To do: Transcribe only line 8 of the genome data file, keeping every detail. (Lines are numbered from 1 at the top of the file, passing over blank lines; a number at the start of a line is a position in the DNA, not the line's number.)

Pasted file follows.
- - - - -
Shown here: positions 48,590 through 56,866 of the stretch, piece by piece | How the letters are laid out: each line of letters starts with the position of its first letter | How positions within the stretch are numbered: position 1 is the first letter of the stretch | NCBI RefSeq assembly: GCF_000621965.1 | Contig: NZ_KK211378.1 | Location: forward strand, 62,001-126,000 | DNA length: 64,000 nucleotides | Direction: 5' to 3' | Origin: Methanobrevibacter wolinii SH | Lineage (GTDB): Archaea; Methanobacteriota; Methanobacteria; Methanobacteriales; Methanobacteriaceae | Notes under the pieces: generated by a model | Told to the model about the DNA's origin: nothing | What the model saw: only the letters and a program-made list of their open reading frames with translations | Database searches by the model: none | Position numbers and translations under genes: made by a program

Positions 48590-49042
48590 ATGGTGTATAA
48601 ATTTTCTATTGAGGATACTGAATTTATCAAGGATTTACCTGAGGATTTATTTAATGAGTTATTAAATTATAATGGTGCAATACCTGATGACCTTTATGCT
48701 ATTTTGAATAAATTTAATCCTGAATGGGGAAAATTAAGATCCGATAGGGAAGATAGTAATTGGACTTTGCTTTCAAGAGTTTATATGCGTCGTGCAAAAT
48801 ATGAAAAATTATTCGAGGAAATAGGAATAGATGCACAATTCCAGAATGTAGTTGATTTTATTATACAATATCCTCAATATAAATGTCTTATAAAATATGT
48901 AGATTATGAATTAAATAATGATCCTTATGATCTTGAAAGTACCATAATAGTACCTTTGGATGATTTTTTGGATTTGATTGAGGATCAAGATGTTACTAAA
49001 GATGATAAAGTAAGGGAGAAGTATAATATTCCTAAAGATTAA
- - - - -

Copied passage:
49001 GATGATAAAGTAAGGGAGAAGTATAATATTCCTAAAGATTAA